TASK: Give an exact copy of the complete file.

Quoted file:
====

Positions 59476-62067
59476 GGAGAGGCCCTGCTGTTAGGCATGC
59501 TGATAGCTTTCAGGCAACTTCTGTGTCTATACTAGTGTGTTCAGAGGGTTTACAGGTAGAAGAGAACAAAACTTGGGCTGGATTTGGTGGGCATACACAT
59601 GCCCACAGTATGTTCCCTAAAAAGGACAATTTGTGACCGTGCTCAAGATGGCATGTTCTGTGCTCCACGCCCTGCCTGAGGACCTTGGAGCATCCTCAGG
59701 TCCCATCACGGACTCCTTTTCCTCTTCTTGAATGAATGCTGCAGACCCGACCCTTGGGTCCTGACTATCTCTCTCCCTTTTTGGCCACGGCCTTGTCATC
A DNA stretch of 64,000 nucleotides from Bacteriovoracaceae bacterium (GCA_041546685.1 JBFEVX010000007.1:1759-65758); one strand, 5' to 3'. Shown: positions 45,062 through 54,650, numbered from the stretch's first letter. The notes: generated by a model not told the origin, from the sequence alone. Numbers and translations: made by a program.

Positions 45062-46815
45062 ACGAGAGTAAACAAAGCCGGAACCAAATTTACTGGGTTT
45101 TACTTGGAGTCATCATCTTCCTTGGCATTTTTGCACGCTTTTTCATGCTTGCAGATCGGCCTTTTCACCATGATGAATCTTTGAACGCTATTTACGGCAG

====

Positions 59476-62067
59476 GGAGAGGCCCTGCTGTTAGGCATGC
59501 TGATAGCTTTCAGGCAACTTCTGTGTCTATACTAGTGTGTTCAGAGGGTTTACAGGTAGAAGAGAACAAAACTTGGGCTGGATTTGGTGGGCATACACAT
59601 GCCCACAGTATGTTCCCTAAAAAGGACAATTTGTGACCGTGCTCAAGATGGCATGTTCTGTGCTCCACGCCCTGCCTGAGGACCTTGGAGCATCCTCAGG
59701 TCCCATCACGGACTCCTTTTCCTCTTCTTGAATGAATGCTGCAGACCCGACCCTTGGGTCCTGACTATCTCTCTCCCTTTTTGGCCACGGCCTTGTCATC
A DNA stretch of 64,000 nucleotides from Bacteriovoracaceae bacterium (GCA_041546685.1 JBFEVX010000007.1:1759-65758); one strand, 5' to 3'. Shown: positions 45,062 through 54,650, numbered from the stretch's first letter. The notes: generated by a model not told the origin, from the sequence alone. Numbers and translations: made by a program.

Positions 45062-46815
45062 ACGAGAGTAAACAAAGCCGGAACCAAATTTACTGGGTTT
45101 TACTTGGAGTCATCATCTTCCTTGGCATTTTTGCACGCTTTTTCATGCTTGCAGATCGGCCTTTTCACCATGATGAATCTTTGAACGCTATTTACGGCAG